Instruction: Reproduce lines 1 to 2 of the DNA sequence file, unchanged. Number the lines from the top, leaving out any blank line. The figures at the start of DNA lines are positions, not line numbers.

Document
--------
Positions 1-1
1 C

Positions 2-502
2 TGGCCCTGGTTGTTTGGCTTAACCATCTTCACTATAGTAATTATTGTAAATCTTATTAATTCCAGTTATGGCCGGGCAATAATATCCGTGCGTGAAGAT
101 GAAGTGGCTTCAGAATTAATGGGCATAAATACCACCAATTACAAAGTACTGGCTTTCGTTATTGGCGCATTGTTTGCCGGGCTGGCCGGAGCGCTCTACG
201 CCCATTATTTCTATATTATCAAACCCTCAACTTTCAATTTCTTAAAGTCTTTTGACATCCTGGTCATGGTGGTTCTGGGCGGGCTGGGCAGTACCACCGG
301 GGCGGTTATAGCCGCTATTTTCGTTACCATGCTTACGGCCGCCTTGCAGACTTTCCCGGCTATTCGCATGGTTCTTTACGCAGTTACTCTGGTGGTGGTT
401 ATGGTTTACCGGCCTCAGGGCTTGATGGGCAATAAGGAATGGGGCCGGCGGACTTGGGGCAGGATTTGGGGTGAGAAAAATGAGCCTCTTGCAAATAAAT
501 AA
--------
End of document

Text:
Positions 1-1
1 C